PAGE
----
Letter To Editor 28th March, 1812.
SIR, — I am sorry to observe your account of the proceedings of the people in the neighbourhood of Huddersfield, who have
associated themselves to destroy Machinery; and my concern is increased by the reflection that they should have so much occasion to be dissatisfied by the want of labour. But I think they are much
mistaken, if they suppose the measures they are now taking will at all mend their situation. The effect of their conduct may be to place the country under Military Law, but it cannot procure them
If our Rulers could but be prevailed upon to settle the dispute with America, so that we could have an open trade with the United States, together with the extensive field which seems
likely to open in the Southern part of that Continent, I apprehend all the Machinery so much dreaded both in Yorkshire and Nottingham, would be insufficient to supply the increased demand for our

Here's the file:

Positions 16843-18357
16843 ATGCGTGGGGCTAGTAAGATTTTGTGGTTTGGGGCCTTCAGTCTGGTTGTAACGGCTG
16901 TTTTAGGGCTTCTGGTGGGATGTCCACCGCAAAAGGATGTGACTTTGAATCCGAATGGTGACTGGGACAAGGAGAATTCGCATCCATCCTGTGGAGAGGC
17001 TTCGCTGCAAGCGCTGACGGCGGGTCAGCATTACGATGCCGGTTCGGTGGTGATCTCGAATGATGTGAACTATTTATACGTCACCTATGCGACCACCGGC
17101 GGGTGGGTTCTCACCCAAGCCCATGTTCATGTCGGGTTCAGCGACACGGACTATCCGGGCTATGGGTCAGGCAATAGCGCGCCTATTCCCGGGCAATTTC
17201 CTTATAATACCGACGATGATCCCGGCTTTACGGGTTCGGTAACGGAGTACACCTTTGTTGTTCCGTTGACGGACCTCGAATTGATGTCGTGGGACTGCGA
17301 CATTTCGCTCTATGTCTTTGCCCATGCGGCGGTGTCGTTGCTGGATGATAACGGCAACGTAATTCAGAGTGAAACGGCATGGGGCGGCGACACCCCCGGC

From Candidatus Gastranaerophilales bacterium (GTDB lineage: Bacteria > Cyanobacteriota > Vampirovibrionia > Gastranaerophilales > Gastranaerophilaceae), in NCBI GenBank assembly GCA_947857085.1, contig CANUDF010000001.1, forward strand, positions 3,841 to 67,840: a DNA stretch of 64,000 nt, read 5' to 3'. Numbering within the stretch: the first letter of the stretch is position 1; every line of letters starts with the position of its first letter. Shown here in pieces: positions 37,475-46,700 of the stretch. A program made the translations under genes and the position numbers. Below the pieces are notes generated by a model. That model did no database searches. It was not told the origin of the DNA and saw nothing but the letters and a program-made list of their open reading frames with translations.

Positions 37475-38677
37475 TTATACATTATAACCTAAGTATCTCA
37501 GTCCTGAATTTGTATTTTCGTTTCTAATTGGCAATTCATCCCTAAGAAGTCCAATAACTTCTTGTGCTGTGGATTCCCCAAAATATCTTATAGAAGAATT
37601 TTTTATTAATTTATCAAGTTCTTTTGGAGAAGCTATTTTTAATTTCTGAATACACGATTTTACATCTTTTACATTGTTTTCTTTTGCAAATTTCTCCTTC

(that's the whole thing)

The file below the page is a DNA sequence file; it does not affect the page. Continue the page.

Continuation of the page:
I have no doubt many of your readers remember the time when the small invention of wheel shutdes was quite sufficient to bring down the curses of the multitude, if not produce a
riot, and now people wonder how thev did before that invention.
How many Cotton Mills have been burnt down because the work-people were afraid there would never be employment for them ? and now in
many places where the people were riotous, they would tell you (before the present unfortunate decay in trade took place, occasioned by the war and the evils brought in its train,) that they never
did so well in the old fashioned days as they have done since thev gave over burning the Cotton Mills.
I am yours, Leeds, the 9th of March, 1812.